I told them that I was completely deaf and that my speech is not understood by hearing people, so that it had been impossible for me to answer the call from Barclaycard Fraud Department.I copied the letter to The Times Troubleshooter Column, who had helped me before when I faced a similar scenario.

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I posted about my bank problem, complaining that the letter from the customer manager at Barclaycard didn’t move things forward.

Des contacted me via Facebook and offered me help with my second letter to Barclaycard.

It’s our aim to make banking easy and accessible for all of our customers regardless of any disability.

To help our deaf customers manage their accounts we offer a Text Relay telephone service, the option to speak with a professional sign language interpreter in one of our branches, online secure messaging, and email access to our customer services team.

Troubleshooter must have copied the letter to their contact at Barclaycard because I got two replies – a fob-off from the complaints department, and a more helpful reply from a Senior Customer Relationship Manager at Barclaycard.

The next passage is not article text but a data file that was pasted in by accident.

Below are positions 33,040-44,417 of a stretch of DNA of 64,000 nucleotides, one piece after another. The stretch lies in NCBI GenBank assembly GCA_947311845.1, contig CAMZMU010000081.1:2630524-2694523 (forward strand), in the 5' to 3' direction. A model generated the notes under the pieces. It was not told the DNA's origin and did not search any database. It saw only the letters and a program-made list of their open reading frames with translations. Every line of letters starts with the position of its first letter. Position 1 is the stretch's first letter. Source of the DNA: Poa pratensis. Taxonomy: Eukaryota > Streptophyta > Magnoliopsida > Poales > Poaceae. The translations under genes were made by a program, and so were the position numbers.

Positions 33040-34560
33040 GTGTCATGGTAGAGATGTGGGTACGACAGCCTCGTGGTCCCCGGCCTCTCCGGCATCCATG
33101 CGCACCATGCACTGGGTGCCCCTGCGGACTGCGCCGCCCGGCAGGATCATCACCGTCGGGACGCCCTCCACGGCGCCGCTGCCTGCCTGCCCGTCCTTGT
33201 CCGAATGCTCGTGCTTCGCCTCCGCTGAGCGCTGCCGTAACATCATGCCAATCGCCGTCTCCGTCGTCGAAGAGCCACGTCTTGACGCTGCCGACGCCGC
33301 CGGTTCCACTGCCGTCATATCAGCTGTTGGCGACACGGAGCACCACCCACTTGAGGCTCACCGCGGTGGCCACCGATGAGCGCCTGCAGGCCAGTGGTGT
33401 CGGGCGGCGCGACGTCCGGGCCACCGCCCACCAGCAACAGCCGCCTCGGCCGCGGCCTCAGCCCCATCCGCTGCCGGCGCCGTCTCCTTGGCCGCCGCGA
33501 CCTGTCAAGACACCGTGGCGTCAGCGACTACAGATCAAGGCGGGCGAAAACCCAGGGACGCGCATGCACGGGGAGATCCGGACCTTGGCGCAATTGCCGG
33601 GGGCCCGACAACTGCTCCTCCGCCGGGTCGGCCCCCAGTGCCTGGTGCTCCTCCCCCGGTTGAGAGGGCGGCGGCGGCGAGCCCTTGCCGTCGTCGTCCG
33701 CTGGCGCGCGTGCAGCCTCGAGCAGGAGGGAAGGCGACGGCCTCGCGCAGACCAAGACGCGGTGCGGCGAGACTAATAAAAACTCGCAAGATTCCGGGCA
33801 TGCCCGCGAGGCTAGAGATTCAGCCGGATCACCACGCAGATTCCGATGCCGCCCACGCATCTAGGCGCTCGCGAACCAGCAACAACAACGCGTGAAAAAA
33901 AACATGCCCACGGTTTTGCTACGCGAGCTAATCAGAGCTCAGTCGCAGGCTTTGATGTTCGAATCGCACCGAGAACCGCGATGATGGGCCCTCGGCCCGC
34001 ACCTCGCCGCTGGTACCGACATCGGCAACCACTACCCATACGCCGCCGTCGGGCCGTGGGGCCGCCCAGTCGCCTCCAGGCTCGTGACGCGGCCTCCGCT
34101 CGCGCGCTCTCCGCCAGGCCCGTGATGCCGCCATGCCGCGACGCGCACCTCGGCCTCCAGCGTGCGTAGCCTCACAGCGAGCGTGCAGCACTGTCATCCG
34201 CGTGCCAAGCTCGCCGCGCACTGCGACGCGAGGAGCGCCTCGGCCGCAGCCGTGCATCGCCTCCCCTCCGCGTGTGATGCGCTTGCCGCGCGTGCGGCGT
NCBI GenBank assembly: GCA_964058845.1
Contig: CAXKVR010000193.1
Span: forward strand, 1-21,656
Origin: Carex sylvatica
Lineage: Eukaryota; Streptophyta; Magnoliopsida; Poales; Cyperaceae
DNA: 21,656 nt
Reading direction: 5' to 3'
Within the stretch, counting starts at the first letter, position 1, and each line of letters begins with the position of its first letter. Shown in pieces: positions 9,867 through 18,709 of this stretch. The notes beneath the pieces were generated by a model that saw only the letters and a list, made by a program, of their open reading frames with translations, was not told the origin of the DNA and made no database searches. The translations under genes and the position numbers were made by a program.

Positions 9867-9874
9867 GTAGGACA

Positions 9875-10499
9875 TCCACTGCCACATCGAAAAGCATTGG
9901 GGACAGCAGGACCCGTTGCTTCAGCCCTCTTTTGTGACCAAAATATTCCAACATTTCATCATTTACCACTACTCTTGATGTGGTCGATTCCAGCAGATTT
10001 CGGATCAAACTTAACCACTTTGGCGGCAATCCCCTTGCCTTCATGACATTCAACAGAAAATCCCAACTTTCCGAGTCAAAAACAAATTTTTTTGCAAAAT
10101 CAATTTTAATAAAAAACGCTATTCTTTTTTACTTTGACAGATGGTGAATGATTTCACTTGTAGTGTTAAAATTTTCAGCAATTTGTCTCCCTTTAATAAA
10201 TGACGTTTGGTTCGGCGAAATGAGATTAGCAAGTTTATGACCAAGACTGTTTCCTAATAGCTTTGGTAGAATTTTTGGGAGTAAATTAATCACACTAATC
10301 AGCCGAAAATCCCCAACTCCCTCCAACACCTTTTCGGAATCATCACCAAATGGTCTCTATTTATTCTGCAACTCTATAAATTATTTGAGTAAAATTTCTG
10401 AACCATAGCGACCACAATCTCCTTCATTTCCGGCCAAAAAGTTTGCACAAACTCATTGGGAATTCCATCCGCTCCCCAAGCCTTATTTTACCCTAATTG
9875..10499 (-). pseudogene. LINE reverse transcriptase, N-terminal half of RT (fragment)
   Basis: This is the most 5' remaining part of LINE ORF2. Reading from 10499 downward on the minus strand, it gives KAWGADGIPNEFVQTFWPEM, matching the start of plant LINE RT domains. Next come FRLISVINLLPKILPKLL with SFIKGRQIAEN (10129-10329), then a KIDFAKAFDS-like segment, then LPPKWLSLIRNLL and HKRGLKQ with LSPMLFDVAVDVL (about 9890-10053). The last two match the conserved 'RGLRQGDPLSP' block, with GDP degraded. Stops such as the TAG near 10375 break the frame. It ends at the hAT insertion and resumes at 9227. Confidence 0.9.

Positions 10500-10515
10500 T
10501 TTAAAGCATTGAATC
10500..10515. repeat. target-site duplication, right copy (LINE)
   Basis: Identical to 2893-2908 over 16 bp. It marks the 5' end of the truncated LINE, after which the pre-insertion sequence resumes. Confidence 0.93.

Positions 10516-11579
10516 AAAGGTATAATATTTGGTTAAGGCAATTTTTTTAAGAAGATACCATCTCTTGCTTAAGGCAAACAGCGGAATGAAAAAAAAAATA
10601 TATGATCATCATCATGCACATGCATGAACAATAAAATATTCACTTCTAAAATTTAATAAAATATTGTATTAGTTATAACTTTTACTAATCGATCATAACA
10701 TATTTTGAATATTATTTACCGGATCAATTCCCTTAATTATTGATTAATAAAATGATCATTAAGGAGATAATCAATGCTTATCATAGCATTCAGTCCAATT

She stated that the way my case had been handled was completely unacceptable and that Barclaycard welcomed calls via Text Relay from its deaf customers.In other words, answer my mobile phone and speak to the person on the other end.On 8 June I wrote a letter of complaint to Barclaycard which explained what had happened.I tried to phone Barclaycard using Text Relay but couldn’t get an operator.This is a scenario not unfamiliar to many frustrated users of the service.It seemed that the banks over-relied on Text Relay, lacking awareness that the use of Text Relay would require a textphone plugged into a telephone socket.